Similar to conventional OSB-sheathed roofs, SIP panels should be dry before the roofing underlayment is installed. In cases where moisture remains in the OSB, an alternative to 15# or 30# roofing felts is a synthetic, breathable roofing underlayment. Such underlayments have permeance ratings substantially greater than 1 perm to allow water vapor to pass through them, yet restrict bulk water movement back toward the SIP panels’ OSB. It is important to check with the underlayment manufacturer for any compatibility issues with the planned roof covering material.
In commercial applications, SIPs can be specified for low-sloped roofs. Such roof assemblies typically include a single-ply, builtup roof (BUR) or modified bitumen (mod-bit) system. Methods to secure the roof membrane include ballasted, adhered, and mechanical attachment. SIP manufacturers usually recommend the specifications include a divorcement material placed over the panels before the roof membrane. This can be a slip sheet on ballasted systems, a nailed base sheet on BUR systems, or a cover board (such as gypsum or wood fiber) with adhered systems. The divorcement materials protect the SIP panels.
Beyond protecting SIP roof assemblies from water intrusion, specifications should address code requirements for Class A, B, or C fire-ratings for roofing placed on a combustible deck—based on ASTM E108 or UL 790 Standard Test Methods for Fire Tests of Roof Coverings. For a Class A rating, one of the easiest methods is to include a layer of gypsum board over the SIPs. As with other aspects of wall and roof assembly design and construction, one must confirm requirements with the SIP manufacturer and local codes.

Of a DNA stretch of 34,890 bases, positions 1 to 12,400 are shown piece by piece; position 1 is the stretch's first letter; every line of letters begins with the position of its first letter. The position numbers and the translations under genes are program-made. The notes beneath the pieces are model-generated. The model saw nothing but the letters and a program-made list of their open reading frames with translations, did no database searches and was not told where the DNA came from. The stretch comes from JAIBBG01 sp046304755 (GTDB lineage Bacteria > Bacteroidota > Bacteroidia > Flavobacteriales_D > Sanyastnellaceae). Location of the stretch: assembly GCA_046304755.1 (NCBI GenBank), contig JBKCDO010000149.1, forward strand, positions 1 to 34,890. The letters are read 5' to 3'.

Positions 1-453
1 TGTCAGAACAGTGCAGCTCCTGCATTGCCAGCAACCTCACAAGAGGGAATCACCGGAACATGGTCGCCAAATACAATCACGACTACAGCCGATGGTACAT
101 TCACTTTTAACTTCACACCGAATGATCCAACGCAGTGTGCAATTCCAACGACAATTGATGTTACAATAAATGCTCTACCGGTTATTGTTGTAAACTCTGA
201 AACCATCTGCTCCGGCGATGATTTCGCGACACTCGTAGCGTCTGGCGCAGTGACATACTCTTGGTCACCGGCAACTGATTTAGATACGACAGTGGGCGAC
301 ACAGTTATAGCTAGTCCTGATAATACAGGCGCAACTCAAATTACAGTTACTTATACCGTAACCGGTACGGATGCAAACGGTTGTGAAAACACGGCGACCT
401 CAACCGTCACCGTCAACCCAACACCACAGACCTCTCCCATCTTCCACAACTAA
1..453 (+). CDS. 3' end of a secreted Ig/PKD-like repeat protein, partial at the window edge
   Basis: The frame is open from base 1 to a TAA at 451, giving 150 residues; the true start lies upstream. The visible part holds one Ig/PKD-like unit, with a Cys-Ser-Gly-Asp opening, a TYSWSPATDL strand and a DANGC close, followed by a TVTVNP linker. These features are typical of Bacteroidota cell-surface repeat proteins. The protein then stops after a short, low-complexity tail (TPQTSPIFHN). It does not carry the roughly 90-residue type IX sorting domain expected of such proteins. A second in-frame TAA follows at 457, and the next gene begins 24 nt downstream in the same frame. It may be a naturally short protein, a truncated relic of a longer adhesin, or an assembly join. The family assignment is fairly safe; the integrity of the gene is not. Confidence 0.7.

Construction with structural insulated panels is not unique in requiring attention to air and moisture management details. The techniques are straightforward and similar to those required with other wall and roof systems. When SIPs are installed according to best practice, with proper air seals and flashed penetrations, the system is durable in all climates.
One practical demonstration of this point is the successful application of SIPs in vegetated roofs in northern climates, such as the Parks and Recreation District administration building in Bend, Oregon. In such assemblies, the panels support the weight of soil and plantings, and incorporate systems that serve to protect against water intrusion despite the wetted soil. (For additional information on working with SIPs, a good reference is Joseph Lstiburek’s book Builder’s Guide to Structural Insulated Panels for all Climates. Structural Insulated Panel Association [SIPA] and manufacturers can also provide resources and guidance on appropriate design and construction methods for SIP buildings.)
Joe Pasma, PE, is the technical manager for Premier SIPS by Insulfoam. The company is a North American manufacturer of high-performance, energy-efficient structural insulated panels (SIPs). A licensed structural engineer, Pasma has worked with SIPs for almost two decades. He can be reached via e-mail at firstname.lastname@example.org.